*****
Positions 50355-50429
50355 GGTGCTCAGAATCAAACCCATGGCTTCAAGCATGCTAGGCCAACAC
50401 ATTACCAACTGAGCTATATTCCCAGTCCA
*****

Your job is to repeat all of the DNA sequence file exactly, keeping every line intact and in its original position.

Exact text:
Positions 50355-50429
50355 GGTGCTCAGAATCAAACCCATGGCTTCAAGCATGCTAGGCCAACAC
50401 ATTACCAACTGAGCTATATTCCCAGTCCA